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Crossword clues for bunch

Longman Dictionary of Contemporary English
a bunch of flowers
▪ He gave me a lovely bunch of flowers.
a bunch/set of keys (=a group of keys kept together)
▪ He took out a huge bunch of keys and unlocked the door.
bunch of grapes
▪ a bunch of grapes
the pick of the bunch (=the best one)
▪ There were fifteen candidates for the job, and he was the pick of the bunch.
▪ This means that a few get top marks, a big bunch get middling marks, and a few come near the bottom.
▪ She smiled radiantly, and placed a big bunch of flowers next to him.
▪ On a fruit stall she spied some big bunches of asparagus.
▪ But me third was the best of the bunch.
▪ Woolwich is the best of the bunch, trading at a multiple to future earnings of 10.3.
▪ He may be the best of the bunch.
▪ It's also the best of the bunch for multi-processing, he says.
▪ Nevertheless as an introduction it is the best of the bunch.
▪ Either they are one of the best of the bunch at home, or they make their name abroad.
▪ Even these modest broadcasts show only the best of the bunch.
▪ He ran, and I was left there on the step with this huge bunch of flowers.
▪ Then a young man in a blue shirt rushed up to his arriving girlfriend with a huge bunch of hyacinths and daffodils.
▪ Her hand came down on top of a large bunch of them and she felt a sudden stinging pain.
▪ We also like to use large bunches of basil and other fresh herbs, which impart a unique flavor of their own.
▪ The specials look like prisons - high walls, barbed wire, electronic doors and large bunches of keys.
▪ His final purchase was a large bunch of flowers.
▪ Shopping around Hang stems in small bunches in dark airy dry conditions.
▪ The only embellishment was a small bunch of fresh flowers placed in a vase at her feet.
▪ She carried a small bunch of flowers.
▪ A small bunch of fruit falls towards the cloth.
▪ Behind him on the wall there's this whole bunch of oils.
▪ There was a whole bunch of yelling on the radios.
▪ He gave me a whole bunch of flowers for nothing.
▪ Hank Greenwald said farewell to the Giants Sunday, and a whole bunch of people had that look.
▪ Since the word got out on Prehistoric I've seen a whole bunch of scripts.
▪ But he was so strong he might have taken the whole bunch of us.
▪ The whole bunch were looking more and more like liabilities.
▪ They know that a whole bunch of famous models would rather go naked than wear fur.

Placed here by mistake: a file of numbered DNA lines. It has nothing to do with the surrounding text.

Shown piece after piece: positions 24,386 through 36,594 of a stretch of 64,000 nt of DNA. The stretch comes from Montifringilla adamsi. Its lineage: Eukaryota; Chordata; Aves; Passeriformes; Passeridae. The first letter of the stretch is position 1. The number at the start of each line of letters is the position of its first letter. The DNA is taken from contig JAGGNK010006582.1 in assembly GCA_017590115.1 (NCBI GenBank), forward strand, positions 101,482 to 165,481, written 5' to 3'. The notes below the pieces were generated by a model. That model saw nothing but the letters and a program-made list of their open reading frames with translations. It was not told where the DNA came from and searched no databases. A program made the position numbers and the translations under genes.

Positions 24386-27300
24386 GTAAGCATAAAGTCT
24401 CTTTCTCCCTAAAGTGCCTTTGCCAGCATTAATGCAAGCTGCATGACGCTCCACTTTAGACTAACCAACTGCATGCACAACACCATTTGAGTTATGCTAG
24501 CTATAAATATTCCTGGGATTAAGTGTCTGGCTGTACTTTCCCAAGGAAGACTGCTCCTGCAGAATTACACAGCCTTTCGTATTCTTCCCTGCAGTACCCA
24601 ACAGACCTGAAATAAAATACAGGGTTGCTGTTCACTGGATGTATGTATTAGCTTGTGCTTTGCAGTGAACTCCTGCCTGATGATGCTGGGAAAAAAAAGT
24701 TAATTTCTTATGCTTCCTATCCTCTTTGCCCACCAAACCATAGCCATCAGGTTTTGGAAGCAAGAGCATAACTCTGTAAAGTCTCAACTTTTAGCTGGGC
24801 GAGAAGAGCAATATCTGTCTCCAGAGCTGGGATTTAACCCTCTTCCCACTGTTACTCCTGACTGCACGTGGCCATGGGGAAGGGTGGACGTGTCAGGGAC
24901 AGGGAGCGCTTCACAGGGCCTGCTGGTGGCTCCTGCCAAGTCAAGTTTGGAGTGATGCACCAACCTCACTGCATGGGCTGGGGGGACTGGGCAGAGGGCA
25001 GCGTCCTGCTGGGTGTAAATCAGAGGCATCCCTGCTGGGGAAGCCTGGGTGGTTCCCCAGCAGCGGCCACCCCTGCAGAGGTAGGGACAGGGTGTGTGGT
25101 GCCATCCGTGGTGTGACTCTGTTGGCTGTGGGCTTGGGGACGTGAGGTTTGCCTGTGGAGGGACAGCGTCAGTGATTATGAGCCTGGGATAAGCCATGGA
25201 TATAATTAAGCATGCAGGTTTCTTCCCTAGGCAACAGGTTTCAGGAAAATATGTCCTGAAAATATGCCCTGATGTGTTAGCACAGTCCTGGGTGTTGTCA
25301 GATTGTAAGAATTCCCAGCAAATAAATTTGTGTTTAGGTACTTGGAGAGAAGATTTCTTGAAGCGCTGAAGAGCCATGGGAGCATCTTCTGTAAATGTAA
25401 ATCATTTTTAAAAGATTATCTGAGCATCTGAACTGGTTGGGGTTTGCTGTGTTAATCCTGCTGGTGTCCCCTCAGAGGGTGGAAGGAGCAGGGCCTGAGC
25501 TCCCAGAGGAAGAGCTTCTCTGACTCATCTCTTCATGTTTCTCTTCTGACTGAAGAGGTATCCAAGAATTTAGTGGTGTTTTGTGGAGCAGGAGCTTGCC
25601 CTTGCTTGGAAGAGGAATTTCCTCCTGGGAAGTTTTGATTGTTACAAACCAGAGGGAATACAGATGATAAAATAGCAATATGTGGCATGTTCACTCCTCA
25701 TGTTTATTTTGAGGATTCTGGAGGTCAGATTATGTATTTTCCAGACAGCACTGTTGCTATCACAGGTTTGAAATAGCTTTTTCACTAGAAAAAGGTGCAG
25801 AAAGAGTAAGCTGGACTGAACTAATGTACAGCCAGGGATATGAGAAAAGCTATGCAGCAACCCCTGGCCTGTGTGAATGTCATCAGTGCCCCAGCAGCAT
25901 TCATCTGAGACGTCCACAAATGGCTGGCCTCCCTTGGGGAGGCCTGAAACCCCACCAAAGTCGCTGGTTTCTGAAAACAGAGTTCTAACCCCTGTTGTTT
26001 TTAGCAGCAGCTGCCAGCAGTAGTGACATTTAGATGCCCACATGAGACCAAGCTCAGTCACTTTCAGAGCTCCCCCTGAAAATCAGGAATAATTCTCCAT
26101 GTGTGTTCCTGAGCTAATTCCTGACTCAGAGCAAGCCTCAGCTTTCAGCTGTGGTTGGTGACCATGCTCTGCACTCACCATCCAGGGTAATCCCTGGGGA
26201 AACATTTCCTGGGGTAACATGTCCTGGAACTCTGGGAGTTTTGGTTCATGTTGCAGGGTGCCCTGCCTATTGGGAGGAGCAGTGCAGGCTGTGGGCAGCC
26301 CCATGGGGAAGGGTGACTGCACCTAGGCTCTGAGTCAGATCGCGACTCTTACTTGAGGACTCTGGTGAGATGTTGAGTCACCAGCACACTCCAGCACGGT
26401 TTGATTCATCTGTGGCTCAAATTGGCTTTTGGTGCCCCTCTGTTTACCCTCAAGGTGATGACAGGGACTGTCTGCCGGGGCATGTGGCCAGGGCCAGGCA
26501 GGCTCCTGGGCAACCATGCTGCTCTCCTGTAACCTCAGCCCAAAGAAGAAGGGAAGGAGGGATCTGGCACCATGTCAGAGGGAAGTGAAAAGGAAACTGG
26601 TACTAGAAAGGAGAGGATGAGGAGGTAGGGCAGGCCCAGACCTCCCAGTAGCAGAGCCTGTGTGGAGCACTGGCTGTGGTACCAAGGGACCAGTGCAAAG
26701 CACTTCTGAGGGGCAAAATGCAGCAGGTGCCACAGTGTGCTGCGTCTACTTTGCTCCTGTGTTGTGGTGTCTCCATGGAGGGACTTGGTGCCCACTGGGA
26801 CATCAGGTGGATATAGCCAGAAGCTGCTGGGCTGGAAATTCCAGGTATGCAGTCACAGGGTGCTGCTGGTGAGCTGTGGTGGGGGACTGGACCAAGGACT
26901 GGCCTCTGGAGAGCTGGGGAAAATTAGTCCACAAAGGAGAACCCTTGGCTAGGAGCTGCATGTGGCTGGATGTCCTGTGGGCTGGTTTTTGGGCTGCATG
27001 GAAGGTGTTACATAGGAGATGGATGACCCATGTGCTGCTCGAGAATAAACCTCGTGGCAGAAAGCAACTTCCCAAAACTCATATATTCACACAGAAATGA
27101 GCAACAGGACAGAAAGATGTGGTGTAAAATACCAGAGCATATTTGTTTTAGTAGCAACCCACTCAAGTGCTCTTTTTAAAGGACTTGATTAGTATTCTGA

▪ Never mind, he'd buy her a nice bunch of flowers from that stall outside the infirmary on his way home.
▪ Coriander looks like flat leaf parsley, but when bought in bunches usually has some of the root attached.
▪ I sold shares and got a bunch of different people to invest in it.
▪ Apart from fastening the cuttings together, the lead strip acts as a weight to hold the bunch down.
▪ And skinny. just a bunch of bones.
▪ How can you look at a bunch of stars, so far away, and so incomprehensible, without using your imagination?
▪ I pick flowers so that they look pretty in a bunch and just jam them into a vase.
▪ They know it makes the state look like a bunch of Neanderthals, with such a barbaric method.
▪ She picked a bunch of flowers for Alan once.
the best of a bad lot/bunch
bunches of fresh grapes
▪ Has anyone seen a bunch of keys?
▪ He handed her a huge bunch of roses.
▪ I bought a kilo of apples and a bunch of grapes.
▪ Reporters are generally a cynical bunch.
▪ This wine is the best of the bunch.
▪ Another change for the better is that the secretary-general is now equipped with a bunch of good military advisers.
▪ I need to apply for a bunch of these jobs.
▪ Joe worshipped her and piled bunches of flowers on her lap.
▪ Our image as a bunch of bumpkins who roll over for anything that comes down the pike?
▪ Tammy Bruce was censured by the feminist elite for saying she did not want to deal with a bunch of black women.
▪ The parents who brought their girls to the Taliaferro bus stop in the morning were a cheery bunch.
▪ We have a bunch of cheese.
▪ Years ago, I roasted eight chickens and invited a bunch of people, including Julia Child, to taste them.
▪ The nuclear membrane has broken down and the condensed chromosomes lie bunched together in the cytoplasm.
▪ Men, women and babies are detached in small groups or bunched together in fantastic clusters, gesticulating madly.
▪ Several stems should be bunched together and planted for effect.
▪ The extra place at the table caused the women to bunch together, bumping elbows.
▪ The lenses pulled the streets across the river toward him, cut-out terraces bunched together closely as layers of wallpaper.
▪ Frequently, however, these battles came bunched together.
▪ The isolation or bunching together of such pupils only provides them with poor role models and intensive interaction with other disturbed children.
▪ While lower on the slope a group of sheep, seeming to sense his presence, bunched together and moved off.
▪ She bunched up the guilty hand that had slapped Becky and put it under her pillow.
▪ Her support stockings bunched up around her knees.
▪ Her white sweatshirt is bunched up and tucked in at the small of her back, so her rear is exposed.
▪ It bunched up, then slid underwater in the opposite direction.
▪ The sheep were tearing across the field all bunched up together.
▪ Forester was staring at the cottages and the cars, his fists bunched up hard, trembling with rage.
▪ I pushed the door to slowly, silently, crept back down the steps, into the corner and bunched up small.
▪ Bears, we joke, will get any stragglers, so we bunch up more tightly into swaying, giggling file.
▪ The animals were bunched up along the river.
▪ The shorts were bunched at the waist.
▪ The soldiers bunched the prisoners together.
▪ But bunched and shared, they prove valuable to all.
▪ He bunched it and pulled at it, finally he pleated it between his knuckles, before letting it fall back.
▪ Her white sweatshirt is bunched up and tucked in at the small of her back, so her rear is exposed.